Date of Award

Spring 5-8-2015

Degree Type

Dissertation

Degree Name

Doctor of Philosophy (PhD)

Department

Biological Sciences

Committee Chair

Dr. Sherry Herron

Committee Chair Department

Center for Science and Math Education

Committee Member 2

Dr. J.T. Johnson

Committee Member 2 Department

Educational Studies and Research

Committee Member 3

Dr. Rejoice Mudzimiri

Committee Member 3 Department

Mathematics

Committee Member 4

Dr. Taralynn Hartsell

Committee Member 4 Department

Curriculum, Instruction, and Special Education

Committee Member 5

Dr. Deborah Booth

Committee Member 5 Department

Chemistry and Biochemistry

Abstract

The advancement in technology integration is laying the groundwork of a paradigm shift in the higher education system (Noonoo, 2011). The National Dropout Prevention Center (n.d.) [JS1] claims that technology offers some of the best opportunities for presenting instruction to engage students in meaningful education, addressing multiple intelligences, and adjusting to students’ various learning styles. The purpose of this study was to investigate if implementing clicker technology would have a statistically significant difference on student retention and student achievement, while controlling for learning styles, for students in non-major biology courses who were and were not subjected to the technology. This study also sought to identify if students perceived the use of clickers as beneficial to their learning. A quantitative quasi-experimental research design was utilized to determine the significance of differences in pre/posttest achievement scores between students who participated during the fall semester in 2014. Overall, 118 students (n = 118) voluntarily enrolled in the researcher’s fall non-major Biology course at a southern community college. A total of 71 students were assigned to the experimental group who participated in instruction incorporating the ConcepTest Process with clicker technology along with traditional lecture. The remaining 51 students were assigned to the control group who participated in a traditional lecture format with peer instruction embedded.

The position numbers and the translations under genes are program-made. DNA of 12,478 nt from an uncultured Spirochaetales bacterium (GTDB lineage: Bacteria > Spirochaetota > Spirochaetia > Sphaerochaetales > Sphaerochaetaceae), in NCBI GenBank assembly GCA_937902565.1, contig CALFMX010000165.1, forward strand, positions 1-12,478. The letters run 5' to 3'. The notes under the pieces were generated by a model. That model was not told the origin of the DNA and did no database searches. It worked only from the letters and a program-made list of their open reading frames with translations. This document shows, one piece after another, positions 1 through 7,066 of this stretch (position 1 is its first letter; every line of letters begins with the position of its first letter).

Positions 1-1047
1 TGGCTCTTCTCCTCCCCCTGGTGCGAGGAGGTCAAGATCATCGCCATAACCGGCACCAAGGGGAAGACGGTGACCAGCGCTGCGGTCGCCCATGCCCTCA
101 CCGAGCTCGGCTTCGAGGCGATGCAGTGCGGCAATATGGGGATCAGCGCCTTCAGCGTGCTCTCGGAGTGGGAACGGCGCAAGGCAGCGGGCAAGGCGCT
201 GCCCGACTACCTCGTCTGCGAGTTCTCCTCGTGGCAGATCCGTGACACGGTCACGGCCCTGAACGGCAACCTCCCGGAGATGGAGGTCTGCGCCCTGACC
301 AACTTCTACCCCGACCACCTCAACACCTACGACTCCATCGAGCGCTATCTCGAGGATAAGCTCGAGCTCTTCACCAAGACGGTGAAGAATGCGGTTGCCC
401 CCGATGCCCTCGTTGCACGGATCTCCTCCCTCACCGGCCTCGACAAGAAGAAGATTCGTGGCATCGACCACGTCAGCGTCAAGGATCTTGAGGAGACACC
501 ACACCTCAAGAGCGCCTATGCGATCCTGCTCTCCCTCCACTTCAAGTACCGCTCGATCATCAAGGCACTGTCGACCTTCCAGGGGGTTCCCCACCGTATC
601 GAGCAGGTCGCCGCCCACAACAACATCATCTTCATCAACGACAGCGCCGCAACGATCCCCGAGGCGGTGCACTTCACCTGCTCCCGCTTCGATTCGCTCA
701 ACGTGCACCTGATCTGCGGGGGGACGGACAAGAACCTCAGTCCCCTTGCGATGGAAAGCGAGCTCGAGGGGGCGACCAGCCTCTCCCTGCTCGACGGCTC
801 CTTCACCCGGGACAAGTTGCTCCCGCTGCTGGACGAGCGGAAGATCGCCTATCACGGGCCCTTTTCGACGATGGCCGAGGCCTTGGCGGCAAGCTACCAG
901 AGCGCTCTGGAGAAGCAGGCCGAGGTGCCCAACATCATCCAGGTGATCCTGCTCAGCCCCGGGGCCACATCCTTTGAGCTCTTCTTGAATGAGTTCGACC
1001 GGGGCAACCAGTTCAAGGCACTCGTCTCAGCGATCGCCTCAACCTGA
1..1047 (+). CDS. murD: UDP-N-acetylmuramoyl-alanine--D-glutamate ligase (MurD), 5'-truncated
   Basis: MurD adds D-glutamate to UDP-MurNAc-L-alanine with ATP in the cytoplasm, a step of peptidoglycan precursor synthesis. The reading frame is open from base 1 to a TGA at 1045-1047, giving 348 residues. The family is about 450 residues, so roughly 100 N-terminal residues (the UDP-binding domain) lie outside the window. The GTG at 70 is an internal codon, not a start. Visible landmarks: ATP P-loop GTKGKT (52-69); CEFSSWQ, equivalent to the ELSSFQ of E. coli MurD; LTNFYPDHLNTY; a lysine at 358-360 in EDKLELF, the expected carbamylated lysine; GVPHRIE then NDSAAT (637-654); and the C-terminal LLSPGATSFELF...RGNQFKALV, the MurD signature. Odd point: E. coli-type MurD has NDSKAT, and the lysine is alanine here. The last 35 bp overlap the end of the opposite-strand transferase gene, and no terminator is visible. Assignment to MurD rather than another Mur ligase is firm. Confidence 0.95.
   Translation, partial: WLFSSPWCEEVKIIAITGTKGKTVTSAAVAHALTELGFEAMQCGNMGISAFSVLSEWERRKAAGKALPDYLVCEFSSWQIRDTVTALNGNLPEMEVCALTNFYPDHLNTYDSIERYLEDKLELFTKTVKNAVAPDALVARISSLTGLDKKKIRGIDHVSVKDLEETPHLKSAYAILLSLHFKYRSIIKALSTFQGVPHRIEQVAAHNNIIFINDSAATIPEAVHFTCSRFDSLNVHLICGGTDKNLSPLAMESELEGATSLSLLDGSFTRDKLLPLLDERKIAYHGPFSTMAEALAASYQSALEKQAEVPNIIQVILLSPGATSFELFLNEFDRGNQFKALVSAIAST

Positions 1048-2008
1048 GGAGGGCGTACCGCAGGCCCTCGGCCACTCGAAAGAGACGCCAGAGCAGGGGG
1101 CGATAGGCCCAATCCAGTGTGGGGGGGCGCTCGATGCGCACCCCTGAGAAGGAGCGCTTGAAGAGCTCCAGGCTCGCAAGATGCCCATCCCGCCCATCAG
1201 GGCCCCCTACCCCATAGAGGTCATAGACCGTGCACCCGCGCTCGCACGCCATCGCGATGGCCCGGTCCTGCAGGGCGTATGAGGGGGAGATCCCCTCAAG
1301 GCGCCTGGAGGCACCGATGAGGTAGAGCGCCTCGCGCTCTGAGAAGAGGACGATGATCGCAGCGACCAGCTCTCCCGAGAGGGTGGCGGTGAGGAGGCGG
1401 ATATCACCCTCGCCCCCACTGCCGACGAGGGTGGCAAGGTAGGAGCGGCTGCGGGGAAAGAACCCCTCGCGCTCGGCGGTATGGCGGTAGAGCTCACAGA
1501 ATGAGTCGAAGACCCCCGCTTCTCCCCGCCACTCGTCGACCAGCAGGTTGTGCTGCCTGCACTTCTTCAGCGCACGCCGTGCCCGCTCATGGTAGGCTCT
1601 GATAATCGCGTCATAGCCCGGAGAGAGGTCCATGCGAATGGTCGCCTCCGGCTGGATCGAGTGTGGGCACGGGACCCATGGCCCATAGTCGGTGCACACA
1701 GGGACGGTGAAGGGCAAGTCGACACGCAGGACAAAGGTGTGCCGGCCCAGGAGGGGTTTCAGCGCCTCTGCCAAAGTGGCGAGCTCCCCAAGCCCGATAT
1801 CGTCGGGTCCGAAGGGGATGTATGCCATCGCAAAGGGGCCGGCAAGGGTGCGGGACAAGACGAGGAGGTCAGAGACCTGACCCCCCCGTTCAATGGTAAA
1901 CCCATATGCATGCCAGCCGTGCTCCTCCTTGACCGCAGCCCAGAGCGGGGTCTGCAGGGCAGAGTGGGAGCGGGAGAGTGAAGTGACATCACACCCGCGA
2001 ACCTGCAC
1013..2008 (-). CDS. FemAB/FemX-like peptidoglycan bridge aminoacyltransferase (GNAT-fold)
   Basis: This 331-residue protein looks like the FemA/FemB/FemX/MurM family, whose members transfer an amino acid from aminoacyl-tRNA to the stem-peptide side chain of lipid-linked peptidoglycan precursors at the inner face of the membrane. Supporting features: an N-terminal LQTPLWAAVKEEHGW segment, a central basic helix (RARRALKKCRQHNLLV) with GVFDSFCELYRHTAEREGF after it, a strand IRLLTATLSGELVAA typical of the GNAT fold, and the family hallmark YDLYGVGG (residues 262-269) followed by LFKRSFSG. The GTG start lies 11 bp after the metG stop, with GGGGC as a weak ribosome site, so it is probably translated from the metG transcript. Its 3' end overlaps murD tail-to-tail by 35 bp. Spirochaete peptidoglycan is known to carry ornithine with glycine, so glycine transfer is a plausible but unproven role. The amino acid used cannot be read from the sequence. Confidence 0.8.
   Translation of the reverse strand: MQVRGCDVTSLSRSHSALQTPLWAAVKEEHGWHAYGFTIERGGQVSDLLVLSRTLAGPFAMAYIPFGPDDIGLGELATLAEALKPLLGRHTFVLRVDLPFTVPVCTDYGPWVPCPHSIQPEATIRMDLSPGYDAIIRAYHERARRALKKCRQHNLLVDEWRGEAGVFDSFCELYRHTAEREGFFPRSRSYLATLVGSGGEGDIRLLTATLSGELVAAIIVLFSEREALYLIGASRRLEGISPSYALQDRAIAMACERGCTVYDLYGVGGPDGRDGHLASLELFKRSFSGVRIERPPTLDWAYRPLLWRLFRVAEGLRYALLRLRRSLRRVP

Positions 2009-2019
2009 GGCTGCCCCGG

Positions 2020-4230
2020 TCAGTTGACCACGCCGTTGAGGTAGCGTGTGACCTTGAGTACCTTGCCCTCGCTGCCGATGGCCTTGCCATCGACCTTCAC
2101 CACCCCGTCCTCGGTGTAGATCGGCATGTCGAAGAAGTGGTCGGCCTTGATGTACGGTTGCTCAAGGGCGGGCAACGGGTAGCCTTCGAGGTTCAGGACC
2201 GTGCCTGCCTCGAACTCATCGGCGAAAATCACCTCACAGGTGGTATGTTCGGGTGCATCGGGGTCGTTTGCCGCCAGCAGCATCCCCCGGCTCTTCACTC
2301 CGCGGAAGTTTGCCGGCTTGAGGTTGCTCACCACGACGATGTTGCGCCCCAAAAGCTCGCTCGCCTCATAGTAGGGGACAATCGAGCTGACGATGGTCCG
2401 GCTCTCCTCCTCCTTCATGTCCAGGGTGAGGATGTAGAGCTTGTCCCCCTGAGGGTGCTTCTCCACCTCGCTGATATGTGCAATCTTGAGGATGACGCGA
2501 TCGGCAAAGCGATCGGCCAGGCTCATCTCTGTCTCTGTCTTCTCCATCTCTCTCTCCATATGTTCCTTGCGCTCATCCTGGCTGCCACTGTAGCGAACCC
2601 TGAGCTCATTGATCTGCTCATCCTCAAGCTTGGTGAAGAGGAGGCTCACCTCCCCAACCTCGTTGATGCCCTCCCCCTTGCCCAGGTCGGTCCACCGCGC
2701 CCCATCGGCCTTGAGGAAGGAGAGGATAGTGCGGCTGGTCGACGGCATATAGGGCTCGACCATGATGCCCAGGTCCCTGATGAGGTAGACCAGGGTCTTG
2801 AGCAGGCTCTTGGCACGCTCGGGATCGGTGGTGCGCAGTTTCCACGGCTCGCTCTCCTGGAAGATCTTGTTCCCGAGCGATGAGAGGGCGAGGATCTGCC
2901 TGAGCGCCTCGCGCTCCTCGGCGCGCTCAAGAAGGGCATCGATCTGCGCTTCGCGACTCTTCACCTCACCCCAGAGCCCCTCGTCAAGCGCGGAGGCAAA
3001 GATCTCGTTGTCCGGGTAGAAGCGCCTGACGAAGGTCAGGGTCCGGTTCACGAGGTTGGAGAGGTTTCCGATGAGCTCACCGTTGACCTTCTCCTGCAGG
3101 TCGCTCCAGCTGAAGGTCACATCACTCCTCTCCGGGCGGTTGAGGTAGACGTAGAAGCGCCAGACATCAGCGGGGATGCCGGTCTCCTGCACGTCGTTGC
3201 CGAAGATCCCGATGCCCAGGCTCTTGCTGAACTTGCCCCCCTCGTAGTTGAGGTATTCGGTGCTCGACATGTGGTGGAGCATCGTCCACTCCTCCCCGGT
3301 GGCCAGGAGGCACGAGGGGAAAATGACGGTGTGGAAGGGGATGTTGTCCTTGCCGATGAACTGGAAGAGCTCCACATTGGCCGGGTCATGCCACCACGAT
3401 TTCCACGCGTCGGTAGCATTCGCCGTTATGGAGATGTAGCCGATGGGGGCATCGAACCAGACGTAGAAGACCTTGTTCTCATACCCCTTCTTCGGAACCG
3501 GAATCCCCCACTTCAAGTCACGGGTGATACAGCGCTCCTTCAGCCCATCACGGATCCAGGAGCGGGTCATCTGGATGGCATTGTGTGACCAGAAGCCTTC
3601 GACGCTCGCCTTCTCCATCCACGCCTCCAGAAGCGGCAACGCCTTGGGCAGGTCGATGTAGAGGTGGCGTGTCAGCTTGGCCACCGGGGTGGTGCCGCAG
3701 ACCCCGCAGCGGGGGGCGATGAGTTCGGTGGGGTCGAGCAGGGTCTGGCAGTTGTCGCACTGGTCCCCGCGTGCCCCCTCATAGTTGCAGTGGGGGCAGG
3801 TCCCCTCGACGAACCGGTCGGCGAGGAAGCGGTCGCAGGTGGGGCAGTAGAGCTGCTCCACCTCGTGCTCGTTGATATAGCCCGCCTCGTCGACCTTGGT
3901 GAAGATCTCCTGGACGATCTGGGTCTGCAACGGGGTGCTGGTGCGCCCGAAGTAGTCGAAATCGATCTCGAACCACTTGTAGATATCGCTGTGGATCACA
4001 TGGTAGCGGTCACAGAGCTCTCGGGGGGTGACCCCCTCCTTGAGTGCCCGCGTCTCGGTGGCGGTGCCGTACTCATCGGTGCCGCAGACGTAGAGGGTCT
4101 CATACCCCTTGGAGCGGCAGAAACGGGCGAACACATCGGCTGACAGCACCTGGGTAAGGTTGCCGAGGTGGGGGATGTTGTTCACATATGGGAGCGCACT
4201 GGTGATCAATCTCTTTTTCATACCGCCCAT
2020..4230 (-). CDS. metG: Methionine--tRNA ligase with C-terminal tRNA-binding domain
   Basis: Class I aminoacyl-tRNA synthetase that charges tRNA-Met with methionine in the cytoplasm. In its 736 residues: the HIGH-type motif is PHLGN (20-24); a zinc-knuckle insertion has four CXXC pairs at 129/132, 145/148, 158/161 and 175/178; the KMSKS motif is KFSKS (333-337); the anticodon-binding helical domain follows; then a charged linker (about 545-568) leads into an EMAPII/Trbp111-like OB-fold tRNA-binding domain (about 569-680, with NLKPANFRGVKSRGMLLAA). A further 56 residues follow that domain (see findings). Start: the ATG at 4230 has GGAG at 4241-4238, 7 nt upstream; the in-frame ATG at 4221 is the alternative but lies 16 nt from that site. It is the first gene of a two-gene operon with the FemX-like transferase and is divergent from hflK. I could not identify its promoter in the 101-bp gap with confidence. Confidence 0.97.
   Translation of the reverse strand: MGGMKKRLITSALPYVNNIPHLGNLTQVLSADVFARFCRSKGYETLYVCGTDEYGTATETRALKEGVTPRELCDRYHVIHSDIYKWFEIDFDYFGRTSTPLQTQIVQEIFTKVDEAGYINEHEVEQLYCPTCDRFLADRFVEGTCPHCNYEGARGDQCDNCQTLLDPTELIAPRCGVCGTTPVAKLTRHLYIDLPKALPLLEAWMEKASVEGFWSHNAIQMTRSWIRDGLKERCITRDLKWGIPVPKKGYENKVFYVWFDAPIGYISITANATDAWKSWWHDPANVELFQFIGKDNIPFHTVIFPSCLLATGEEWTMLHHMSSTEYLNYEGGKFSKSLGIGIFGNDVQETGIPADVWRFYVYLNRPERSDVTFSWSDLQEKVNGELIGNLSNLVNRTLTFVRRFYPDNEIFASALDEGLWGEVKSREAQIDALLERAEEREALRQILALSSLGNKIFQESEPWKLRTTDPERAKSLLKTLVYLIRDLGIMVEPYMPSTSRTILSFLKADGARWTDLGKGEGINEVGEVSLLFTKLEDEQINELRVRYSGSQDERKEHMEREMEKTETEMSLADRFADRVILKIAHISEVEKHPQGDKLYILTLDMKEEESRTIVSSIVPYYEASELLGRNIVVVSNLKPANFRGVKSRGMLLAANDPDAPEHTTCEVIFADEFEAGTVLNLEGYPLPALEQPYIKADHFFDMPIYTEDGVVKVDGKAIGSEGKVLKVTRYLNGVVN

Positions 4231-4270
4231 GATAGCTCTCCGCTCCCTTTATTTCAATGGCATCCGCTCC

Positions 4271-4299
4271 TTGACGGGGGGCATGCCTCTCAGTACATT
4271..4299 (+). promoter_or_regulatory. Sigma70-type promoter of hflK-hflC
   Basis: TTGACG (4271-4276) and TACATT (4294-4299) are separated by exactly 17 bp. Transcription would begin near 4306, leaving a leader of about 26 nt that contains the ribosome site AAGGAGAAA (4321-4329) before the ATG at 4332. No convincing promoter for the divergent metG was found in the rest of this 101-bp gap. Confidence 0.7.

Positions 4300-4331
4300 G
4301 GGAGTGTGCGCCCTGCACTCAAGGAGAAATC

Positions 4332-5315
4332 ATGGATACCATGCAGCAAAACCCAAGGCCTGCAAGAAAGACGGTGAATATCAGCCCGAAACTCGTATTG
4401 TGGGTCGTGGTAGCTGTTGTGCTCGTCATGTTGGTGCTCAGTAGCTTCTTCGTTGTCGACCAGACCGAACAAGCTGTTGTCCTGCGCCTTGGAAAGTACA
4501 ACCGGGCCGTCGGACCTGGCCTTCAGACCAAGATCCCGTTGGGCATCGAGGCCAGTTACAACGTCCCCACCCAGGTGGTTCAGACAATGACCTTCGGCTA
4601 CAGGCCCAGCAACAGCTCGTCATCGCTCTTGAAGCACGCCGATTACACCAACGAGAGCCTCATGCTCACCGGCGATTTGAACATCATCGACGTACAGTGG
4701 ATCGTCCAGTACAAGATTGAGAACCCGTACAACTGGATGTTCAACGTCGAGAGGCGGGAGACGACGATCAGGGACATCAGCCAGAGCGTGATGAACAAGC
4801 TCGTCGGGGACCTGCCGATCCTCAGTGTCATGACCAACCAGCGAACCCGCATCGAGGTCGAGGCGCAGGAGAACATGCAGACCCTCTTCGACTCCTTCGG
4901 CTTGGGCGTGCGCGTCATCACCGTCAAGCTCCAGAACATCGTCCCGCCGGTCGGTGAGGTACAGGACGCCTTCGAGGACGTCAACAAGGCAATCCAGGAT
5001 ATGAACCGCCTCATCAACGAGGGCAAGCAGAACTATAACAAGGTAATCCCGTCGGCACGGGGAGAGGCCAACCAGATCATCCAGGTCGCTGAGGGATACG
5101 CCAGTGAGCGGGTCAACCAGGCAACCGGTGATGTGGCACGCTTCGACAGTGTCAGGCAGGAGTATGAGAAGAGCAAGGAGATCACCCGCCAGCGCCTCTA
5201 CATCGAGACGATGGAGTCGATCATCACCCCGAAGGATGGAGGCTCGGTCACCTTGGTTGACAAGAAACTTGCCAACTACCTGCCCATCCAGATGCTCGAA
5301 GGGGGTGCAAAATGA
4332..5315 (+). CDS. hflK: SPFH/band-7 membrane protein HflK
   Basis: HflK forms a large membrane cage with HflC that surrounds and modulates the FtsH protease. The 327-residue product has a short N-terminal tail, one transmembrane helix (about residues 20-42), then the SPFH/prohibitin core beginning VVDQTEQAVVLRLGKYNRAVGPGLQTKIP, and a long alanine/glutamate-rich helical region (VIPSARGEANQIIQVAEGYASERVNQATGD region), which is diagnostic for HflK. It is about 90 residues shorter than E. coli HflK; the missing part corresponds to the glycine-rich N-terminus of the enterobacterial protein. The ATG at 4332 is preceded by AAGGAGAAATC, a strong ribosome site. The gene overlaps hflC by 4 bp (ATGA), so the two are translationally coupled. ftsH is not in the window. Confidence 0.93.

Statistical analysis revealed the experimental clicker courses did have higher posttest scores than the non-clicker control courses, but this was not significant (p >.05). Results also implied that clickers did not statistically help retain students to complete the course. Lastly, the results indicated that there were no significant statistical difference in student’s clicker perception scores between the different learning style preferences.

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